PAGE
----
Entering the World of Work: Autism and Employment
In 1943, psychologist Abraham Maslow  articulated a theory of human motivation referred to as the “Hierarchy of Needs.” Often depicted as a pyramid, fundamental human needs are ranked from the most basic physiological drives such as hunger and thirst through safety needs, social needs, and ultimately the need for what Maslow referred to as “self-actualization.” Maslow’s hypothesis was that humans are motivated to satisfy fundamental needs before they become concerned about higher order ones.
More recently, social scientists have examined the components of what makes for “Quality of Life ." Or more simply put, what makes us happy? Just as with Maslow’s hierarchy, this model focuses first on accessing food and shelter and ultimately friends, family, and activities we find meaningful.
At the core of need fulfillment is employment. Employment creates access to life’s necessities and niceties. Money may not buy happiness, but it buys opportunity. It buys food and shelter and transportation. It buys healthcare and access to professional support—from therapists to painters to pet sitters. Perhaps equally important, employment can drive personal satisfaction and can make us feel as though we are valued community members.
For adults on the autism spectrum, finding and keeping jobs is difficult at best and often simply impossible. We know this anecdotally, but studies  are bearing this out with increasing regularity. Adults with ASD are chronically unemployed or underemployed. While these numbers certainly include a small population of adults whose autism or co-morbid condition renders them unable to work, many adults on the spectrum might well be employed more fully with more effective supports .
So what stands in the way of access to and success at jobs? For some adults with ASD, it may be inadequate training opportunities at the secondary and postsecondary  levels. For others, it may be the lack of information and support in job-seeking—both in terms of identifying good fit and then in successful job application. Even when a job is secured, many adults with ASD face challenges in maintaining the job and maximizing opportunities on the job. Weak social fluency routinely affects keeping jobs—everything from making co-workers uneasy to being perceived as impertinent with supervisors. Punctuality and absenteeism can be frequent, as many adults on the spectrum don’t drive and face transportation challenges. If executive dysfunction is present, organizational skills may be compromised and compensatory strategies must be developed. In addition, without sufficient training in job skills—including the “soft skills” of frustration tolerance, endurance, and flexibility—adults with ASD may find themselves lacking the tools for employment success.
A Triad of Needs
In order to see increased employment of adults with ASD, it would seem that a triad of components must be in place. First of all, young adults with autism need career assessment and training with teeth during the Transition  years. Transition services must adequately consider individual strengths and challenges, and address these both in light of skill development and career identification. This often means being creative about job development and paying close attention to generalization of interpersonal and self-management skills. Secondly, employers need to make a real commitment to hiring adults on the spectrum and must be able to access education and support for supervisors and co-workers. And finally, job supports—including reliable transportation options—must be available and meaningful. Job coaching must include real skill development as well as dialogue with the individual—and often family members—regarding strategies of continuing and increasing success.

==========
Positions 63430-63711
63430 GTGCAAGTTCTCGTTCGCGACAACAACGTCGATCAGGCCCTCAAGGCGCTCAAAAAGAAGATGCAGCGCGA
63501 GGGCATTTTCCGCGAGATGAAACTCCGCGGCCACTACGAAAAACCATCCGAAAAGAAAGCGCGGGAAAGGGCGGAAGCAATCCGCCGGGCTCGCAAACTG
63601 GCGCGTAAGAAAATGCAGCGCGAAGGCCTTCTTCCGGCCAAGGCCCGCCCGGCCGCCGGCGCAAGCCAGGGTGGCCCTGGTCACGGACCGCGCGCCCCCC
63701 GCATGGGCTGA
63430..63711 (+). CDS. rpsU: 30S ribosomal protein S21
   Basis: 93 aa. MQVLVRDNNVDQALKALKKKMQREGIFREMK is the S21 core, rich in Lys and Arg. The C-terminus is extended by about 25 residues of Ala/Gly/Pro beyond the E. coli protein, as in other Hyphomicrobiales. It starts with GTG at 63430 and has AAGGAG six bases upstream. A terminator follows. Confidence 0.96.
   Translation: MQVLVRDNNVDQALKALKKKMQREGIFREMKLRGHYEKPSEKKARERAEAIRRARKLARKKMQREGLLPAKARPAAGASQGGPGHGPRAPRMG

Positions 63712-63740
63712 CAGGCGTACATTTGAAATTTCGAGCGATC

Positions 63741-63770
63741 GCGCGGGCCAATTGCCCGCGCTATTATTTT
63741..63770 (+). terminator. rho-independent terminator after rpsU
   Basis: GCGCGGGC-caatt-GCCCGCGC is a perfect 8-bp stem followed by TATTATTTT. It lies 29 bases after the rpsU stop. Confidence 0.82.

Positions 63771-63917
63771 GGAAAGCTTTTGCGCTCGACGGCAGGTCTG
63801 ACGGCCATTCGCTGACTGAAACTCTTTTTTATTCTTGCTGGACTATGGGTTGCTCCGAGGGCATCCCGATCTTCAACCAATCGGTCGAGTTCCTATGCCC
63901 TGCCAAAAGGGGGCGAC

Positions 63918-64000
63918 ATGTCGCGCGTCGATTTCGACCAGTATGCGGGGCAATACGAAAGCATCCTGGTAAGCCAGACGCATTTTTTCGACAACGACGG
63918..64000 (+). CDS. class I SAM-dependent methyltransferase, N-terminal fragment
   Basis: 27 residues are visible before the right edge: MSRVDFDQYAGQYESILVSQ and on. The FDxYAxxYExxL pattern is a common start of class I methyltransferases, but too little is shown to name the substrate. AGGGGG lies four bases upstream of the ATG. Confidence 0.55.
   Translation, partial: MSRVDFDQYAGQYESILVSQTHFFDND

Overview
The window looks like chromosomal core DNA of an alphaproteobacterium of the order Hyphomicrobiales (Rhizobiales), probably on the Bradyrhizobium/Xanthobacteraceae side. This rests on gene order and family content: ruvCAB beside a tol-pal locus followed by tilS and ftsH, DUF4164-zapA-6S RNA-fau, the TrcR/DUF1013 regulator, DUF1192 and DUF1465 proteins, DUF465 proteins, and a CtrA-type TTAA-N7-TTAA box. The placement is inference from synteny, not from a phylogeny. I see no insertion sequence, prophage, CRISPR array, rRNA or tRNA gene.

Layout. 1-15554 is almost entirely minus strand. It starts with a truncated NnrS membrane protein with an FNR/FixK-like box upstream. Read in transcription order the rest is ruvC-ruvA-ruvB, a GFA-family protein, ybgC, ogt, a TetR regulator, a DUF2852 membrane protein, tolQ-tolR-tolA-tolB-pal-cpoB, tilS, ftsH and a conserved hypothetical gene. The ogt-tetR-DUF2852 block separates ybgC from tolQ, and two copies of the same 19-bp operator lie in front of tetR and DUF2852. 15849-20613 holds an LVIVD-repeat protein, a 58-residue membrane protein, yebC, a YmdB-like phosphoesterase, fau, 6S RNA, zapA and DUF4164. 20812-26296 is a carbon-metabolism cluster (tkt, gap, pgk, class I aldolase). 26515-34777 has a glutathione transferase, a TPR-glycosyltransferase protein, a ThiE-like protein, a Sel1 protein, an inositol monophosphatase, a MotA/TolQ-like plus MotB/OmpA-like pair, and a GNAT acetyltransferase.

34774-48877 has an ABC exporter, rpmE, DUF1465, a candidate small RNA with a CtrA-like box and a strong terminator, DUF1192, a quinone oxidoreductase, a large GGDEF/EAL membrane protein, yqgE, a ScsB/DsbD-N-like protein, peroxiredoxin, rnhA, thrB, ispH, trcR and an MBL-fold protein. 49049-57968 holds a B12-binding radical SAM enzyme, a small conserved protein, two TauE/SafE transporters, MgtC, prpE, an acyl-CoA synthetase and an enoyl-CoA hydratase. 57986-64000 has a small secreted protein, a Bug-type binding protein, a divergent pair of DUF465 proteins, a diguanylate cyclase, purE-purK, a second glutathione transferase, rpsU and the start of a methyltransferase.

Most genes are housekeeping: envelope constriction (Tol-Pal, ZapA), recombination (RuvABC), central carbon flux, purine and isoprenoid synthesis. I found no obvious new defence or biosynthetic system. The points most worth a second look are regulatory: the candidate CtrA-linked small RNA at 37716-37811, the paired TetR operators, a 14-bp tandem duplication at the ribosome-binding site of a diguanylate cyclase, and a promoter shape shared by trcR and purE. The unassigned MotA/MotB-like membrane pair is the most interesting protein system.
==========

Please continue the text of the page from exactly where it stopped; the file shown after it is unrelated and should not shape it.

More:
Entitlement versus Eligibility
For the adult on the autism spectrum, preparing for, finding, and keeping a job depends on 1) a solid understanding of individual employability and 2) a solid understanding of the system of supports that exists on both the federal and state levels. The process starts during the Transition years in school. According to the Individual with Disabilities Education Act  (IDEA), which was reauthorized in 2004, transition services must begin at age 16 and last until the student graduates with a regular high school diploma or ages out of the system at age 21. The reauthorization of IDEA places a heavy emphasis on transition services, mandating that IEPs address training needs in all aspects of adult living, including employment. It also mandates that adequate transition assessments be conducted to develop IEP goals. Students must be invited to participate in IEP development beginning at age 14, and it is crucial that students and families take the development of transition goals and inclusion of necessary services extremely seriously. While still in the public education system, a student is entitled to this type of support. Once the student leaves the school system, access to employment supports is primarily a matter of eligibility, and will ultimately be based on availability of federal and state resources.